Also, don't use the same resume for every company, customize it according to the company you're applying to.

khangnd profile image

Most practical and easy-to-do piece of advice in my opinion 👍

maks_yadvinskyy profile image
Maksym Yadvinskyy

Don’t loose hope too quickly. It takes years to become good at programming. I’ve been programming in my free time for almost 10 years and still feel like I have a lot to learn ahead of me.

do you have any projects that you worked on through the entire year that you can show off? What persuaded you to become a developer in the first place? hopefully it’s not the money.

ivan_jrmc profile image
Ivan Jeremic

Why search for jobs? Create products!

alimobasheri profile image
MirAli Mobasheri

Love is the pearl, I'm the diver and the programming world is the sea. I plunged into it, now let's see where I shall emerge.
(This is a poem originally written by Hafiz, the great Persian poet, and changed by me. Of course programming didn't exist then, but the interest and the courage is still among us.)
Wish you good luck, Mr. Herring! ✌✌

adam_cyclones profile image
Adam Crockett 🌀

Hello, maybe try ForgeRock? Since we are founded in beer, and I know atleast the UK office brews, it's important... You might find we have some positions worth a look as we are growing alot at the moment and we have 11 years of history in security and Identity behind us as well. The US has the main offices too. My interviews where fair and human so like I say take a look.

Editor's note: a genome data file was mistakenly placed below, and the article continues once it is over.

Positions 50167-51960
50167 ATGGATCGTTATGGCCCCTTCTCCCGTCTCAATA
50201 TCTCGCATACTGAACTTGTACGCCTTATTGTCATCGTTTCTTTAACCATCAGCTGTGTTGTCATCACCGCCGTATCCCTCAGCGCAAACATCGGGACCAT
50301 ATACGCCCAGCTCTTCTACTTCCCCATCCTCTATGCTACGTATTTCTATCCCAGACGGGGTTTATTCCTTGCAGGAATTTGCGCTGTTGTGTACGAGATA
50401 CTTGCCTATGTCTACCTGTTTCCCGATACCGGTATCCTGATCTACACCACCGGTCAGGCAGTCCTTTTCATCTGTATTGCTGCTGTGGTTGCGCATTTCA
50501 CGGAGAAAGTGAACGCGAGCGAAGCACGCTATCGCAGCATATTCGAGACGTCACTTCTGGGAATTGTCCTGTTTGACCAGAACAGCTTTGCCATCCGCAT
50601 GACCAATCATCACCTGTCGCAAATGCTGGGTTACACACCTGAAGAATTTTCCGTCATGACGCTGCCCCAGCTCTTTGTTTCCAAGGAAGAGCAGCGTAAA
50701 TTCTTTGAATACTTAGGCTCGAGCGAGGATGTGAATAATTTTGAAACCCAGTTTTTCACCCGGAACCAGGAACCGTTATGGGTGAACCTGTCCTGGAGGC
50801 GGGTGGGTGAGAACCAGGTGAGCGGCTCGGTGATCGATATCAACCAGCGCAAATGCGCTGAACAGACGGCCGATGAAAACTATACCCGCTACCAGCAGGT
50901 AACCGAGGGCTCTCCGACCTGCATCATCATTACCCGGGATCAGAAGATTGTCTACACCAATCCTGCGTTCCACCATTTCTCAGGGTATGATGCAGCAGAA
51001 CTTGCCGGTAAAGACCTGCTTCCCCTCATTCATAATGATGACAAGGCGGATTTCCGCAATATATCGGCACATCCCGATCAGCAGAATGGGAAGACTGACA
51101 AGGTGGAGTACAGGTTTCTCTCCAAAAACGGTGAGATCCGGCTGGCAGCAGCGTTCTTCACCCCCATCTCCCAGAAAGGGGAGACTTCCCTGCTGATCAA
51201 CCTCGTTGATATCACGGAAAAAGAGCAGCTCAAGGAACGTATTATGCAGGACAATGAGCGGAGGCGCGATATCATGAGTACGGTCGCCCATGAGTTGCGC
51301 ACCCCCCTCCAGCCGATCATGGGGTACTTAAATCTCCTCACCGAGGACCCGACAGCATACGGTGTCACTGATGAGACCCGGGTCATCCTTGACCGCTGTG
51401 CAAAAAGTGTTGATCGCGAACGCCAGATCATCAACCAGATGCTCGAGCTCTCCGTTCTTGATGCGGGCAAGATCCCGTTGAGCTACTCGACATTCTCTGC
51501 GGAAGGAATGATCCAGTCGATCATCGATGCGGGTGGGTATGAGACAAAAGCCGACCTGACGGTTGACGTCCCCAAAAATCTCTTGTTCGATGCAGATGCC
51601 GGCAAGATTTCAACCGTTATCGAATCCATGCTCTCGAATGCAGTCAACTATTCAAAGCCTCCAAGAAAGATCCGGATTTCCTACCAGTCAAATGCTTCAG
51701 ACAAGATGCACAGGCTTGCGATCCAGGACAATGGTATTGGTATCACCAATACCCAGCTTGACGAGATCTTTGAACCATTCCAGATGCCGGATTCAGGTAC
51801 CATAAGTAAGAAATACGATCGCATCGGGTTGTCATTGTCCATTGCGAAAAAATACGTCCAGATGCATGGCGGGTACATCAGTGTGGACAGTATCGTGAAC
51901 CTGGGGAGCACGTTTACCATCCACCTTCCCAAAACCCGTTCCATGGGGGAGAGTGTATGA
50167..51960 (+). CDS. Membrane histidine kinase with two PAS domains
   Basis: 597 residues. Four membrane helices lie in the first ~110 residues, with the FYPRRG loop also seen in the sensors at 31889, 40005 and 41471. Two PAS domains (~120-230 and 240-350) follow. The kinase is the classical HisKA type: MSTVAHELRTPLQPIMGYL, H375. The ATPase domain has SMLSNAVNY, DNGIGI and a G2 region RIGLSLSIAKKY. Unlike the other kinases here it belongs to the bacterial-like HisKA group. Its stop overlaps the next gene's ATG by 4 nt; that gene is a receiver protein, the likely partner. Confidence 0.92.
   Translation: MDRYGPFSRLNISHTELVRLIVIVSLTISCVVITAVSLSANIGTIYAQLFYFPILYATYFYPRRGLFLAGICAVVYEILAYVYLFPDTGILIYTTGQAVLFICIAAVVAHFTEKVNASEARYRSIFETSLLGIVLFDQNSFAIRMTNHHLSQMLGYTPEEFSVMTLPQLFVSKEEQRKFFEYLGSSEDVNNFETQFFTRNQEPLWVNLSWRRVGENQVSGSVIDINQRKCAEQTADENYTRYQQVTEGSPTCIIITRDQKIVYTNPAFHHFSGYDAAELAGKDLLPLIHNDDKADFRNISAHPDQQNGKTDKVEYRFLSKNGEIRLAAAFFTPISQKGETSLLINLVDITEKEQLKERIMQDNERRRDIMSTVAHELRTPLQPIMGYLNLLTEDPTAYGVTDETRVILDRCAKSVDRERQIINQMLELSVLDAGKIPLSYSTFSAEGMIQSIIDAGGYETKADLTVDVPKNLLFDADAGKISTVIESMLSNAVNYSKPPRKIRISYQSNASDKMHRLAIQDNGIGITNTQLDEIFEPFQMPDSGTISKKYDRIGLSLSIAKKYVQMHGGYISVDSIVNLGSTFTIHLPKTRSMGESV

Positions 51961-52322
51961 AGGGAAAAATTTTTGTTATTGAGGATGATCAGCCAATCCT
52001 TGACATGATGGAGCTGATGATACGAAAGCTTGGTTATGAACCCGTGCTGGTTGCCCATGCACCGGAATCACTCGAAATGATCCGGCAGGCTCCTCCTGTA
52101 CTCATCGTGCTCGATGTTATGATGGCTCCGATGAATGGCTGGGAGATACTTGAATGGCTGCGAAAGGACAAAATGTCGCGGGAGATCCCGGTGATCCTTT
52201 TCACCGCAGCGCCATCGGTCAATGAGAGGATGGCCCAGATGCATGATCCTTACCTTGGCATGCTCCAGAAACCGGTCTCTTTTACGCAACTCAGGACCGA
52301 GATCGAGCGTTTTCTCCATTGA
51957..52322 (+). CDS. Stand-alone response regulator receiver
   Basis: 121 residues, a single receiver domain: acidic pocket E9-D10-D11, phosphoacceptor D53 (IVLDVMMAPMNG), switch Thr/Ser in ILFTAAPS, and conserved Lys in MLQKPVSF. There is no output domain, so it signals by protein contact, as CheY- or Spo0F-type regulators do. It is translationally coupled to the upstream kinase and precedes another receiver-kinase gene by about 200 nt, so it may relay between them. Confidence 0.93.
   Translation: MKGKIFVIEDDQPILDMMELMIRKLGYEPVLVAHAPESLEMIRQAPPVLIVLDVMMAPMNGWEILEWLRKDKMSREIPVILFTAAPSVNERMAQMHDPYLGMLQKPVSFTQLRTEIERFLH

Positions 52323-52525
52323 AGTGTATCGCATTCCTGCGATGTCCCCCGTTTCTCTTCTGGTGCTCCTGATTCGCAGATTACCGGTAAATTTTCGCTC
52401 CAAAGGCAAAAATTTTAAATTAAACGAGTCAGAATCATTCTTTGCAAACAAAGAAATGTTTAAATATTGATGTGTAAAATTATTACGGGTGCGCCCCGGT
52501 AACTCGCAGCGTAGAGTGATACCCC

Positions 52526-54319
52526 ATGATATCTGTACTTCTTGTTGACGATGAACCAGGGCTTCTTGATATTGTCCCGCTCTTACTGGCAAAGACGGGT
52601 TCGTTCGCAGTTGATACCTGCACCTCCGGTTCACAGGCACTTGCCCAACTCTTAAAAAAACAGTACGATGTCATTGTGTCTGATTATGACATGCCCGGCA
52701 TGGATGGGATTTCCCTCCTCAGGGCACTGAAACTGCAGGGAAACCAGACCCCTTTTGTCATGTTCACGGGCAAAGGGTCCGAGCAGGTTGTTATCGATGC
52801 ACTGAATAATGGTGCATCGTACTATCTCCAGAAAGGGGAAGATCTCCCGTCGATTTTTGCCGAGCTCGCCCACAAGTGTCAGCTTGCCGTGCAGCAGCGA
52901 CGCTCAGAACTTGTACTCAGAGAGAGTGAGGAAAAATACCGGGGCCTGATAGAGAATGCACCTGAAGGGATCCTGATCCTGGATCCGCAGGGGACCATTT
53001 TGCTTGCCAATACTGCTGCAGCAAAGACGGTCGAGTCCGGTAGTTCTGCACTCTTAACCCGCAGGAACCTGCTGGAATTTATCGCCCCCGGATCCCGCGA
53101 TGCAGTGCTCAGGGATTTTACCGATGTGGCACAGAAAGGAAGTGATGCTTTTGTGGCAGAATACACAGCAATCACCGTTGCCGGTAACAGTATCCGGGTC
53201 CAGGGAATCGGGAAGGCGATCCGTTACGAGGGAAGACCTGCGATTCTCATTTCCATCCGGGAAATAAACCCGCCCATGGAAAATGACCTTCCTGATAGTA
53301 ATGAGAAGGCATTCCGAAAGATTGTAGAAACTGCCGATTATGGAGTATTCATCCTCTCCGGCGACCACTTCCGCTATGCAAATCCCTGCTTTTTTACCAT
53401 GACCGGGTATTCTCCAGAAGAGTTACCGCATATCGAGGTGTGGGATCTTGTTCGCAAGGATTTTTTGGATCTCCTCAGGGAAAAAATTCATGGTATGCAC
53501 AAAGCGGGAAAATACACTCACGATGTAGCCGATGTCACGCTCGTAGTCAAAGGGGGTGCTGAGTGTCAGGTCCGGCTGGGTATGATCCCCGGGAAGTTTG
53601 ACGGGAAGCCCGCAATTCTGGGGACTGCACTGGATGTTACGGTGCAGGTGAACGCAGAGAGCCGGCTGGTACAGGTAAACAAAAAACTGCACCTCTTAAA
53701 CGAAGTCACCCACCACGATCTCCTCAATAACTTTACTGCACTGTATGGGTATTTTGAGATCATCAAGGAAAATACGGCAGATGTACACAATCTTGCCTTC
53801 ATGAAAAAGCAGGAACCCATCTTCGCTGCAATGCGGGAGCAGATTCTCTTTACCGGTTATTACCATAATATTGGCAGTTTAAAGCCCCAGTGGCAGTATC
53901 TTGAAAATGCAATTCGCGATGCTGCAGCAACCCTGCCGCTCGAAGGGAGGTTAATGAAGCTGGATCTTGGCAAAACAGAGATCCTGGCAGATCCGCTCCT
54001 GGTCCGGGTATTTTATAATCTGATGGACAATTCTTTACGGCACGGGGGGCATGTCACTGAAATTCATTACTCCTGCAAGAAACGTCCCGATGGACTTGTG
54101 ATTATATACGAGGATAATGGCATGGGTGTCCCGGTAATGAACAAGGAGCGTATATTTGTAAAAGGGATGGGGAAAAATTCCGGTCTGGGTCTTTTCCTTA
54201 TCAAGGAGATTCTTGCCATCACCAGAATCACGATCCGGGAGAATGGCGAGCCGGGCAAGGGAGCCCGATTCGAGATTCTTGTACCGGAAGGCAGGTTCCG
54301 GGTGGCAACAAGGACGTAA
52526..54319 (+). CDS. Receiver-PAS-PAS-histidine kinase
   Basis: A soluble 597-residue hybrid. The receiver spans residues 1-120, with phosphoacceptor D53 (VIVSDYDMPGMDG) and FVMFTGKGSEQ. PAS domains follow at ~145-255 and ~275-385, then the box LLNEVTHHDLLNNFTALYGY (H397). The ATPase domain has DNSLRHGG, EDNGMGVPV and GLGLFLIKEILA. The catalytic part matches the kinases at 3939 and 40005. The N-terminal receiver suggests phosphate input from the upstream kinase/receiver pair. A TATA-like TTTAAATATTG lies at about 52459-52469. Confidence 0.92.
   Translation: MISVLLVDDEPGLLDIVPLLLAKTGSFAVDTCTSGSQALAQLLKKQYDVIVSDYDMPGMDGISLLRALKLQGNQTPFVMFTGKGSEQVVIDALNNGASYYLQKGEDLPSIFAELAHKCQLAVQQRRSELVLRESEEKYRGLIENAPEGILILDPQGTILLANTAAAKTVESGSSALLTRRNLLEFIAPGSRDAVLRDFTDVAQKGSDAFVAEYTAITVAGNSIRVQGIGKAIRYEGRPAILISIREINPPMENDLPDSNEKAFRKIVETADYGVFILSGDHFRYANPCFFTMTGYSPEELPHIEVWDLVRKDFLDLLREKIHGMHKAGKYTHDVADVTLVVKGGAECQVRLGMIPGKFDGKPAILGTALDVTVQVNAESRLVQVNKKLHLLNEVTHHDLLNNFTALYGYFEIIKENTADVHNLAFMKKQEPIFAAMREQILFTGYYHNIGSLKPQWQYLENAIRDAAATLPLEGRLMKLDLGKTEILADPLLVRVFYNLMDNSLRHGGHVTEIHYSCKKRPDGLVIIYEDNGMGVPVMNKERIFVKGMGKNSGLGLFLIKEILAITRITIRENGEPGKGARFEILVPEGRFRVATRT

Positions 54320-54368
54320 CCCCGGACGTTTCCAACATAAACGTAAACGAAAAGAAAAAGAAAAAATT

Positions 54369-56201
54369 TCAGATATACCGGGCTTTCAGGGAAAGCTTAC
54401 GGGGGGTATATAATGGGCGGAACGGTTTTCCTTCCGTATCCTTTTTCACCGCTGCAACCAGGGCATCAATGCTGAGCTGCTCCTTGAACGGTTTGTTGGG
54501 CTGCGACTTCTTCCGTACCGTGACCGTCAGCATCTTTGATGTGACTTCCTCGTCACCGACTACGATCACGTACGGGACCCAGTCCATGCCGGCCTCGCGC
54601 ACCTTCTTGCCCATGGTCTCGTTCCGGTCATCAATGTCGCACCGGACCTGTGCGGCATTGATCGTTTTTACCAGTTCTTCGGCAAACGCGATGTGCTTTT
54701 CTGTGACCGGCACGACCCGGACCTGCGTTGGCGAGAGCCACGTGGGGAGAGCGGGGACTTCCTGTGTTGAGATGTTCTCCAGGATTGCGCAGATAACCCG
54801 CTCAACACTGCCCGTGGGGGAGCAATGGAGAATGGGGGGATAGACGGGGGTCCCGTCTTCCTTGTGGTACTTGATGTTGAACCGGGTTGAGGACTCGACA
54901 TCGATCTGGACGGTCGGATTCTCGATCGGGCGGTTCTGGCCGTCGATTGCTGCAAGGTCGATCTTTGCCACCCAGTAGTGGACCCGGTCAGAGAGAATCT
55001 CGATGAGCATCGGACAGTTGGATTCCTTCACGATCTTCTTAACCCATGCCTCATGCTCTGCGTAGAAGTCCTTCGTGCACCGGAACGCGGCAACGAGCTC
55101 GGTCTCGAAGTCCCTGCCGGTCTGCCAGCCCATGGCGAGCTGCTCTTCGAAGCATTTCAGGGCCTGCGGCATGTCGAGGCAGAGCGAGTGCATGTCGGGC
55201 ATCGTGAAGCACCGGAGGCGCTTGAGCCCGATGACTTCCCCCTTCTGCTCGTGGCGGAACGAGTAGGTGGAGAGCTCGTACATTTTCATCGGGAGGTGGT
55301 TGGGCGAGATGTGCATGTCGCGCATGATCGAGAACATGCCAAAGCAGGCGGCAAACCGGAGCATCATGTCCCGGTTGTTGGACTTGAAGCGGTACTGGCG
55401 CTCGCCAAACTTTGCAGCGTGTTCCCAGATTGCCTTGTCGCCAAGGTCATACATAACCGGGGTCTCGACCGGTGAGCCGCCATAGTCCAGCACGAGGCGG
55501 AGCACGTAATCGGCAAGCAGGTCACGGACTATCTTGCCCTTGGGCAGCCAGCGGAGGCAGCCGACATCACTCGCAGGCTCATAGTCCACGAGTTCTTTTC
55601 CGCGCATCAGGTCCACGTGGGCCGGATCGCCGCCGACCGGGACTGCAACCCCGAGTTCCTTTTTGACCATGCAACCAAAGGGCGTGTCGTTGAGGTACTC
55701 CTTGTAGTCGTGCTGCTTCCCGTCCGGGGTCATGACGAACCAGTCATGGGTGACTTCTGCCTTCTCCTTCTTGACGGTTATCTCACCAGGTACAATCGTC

neverl3gend profile image
Alex Garcia

I think you're going about this the incorrect way. Some people go into coding boot camps and leave it with an amazing experience but sometimes they lack one thing... which is NetWorking!!!. In my honest opinion, you will find a job with no problem (even though you're struggling a bit). You're just going to need to continue to build projects and contribute to other projects as well but do not forget to network with people. Since COVID is still a thing try to find virtual events, talk to people, sometimes you'll find recruiters at these events. Go on Eventbrite or something similar to that and find virtual Python events. Also ... why not freelance? Be your own boss? OR find a job in the meantime and network through the company. There are so many ways to get jobs as a developer, but a lot of people just go through the regular application process. Get creative YOU GOT THIS!!!!!!!